As Jesus came to the three disciples after His first prayer He found them asleep. His rebuke is specific, yet gentle; did they not have enough strength to watch (and pray) with Him one hour? They needed not only to be alert to the possibility of Satanic attack, but to commit such things to their heavenly Father. The word pierasmos can mean testing or temptation to evil. Here, it seems that Jesus was referring to solitication to evil, since He used the contrast between the willingness of their spiritual side and the weakness of their flesh.

The Second and Third Prayers. Matthew 26:42-46

Matthew 26:42-46 “He went away again the second time, and prayed, saying, O my Father, if this cup may not pass from me except I drink it, thy will be done. And He came and found them asleep again, for their eyes were heavy. And he left them and went away again, and prayed the third time, saying the same words. Then cometh he to his disciples and saith unto them, Sleep on now, and take your rest; behold, the hour is at hand, and the Son of man is betrayed into the hands of sinners. Rise, let us be going; behold, he is at hand that doth betray me.”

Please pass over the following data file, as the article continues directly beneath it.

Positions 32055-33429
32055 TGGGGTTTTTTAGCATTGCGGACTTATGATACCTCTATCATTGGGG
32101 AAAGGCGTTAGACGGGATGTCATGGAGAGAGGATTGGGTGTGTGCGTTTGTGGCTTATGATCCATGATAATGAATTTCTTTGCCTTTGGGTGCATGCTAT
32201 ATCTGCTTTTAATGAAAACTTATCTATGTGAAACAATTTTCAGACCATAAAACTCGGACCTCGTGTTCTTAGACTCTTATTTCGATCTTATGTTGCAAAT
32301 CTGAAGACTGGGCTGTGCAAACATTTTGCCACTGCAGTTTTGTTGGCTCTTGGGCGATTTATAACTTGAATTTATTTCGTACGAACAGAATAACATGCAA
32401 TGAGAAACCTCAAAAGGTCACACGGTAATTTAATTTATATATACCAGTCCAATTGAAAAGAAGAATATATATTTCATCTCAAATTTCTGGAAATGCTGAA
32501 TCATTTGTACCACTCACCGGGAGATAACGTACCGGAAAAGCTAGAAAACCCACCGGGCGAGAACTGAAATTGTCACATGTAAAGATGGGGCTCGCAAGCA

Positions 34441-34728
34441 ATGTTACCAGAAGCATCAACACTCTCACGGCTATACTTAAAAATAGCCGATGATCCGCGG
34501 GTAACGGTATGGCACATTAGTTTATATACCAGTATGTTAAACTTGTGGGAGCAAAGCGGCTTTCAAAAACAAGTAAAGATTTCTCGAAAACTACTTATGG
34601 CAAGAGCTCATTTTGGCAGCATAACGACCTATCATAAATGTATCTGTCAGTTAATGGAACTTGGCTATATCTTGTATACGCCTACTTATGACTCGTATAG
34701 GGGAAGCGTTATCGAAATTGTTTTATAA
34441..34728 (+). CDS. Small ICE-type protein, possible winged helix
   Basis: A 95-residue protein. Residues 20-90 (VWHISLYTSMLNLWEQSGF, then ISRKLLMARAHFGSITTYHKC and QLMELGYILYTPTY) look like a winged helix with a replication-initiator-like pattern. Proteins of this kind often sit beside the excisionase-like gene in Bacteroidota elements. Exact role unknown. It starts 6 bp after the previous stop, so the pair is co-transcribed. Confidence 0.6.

In His second and third prayers Jesus simply concludes: “Thy will be done,” which is another way of saying: “Father, glorify thy name” (John 12:28). This was why He came, and this is what He would do!

In the first garden “Not your will, but mine” changed Paradise to desert and brought man from Eden to Gethsemane. Now “Not my will but yours” brings anguish to the man who prays it, but transforms the desert into the kingdom and brings man from Gethsemane to the gates of glory (Carson, Donald A. “Matthew” Expositor’s Bible Commentary. Ed. Frank E. Gaebelein, 12 volumes. Grand Rapids: Zondervan, 1984, Vol. 8, p. 545.

Then, having been strengthened by an angel from heaven (Luke 22:43), Jesus spoke in irony to His disciples, “Sleep on now, and take your rest.” It is pure irony, for almost immediately He adds: “Rise, let us be going.” He would soon say to His captors: “This is your hour, and the power of darkness” (22:53). But after this “in the fulness of time,” He would arise from His tomb and prove by this and many other appearances, that He was truly the Son of God, and “the light of the world,” with power over darkness!

Read Part 148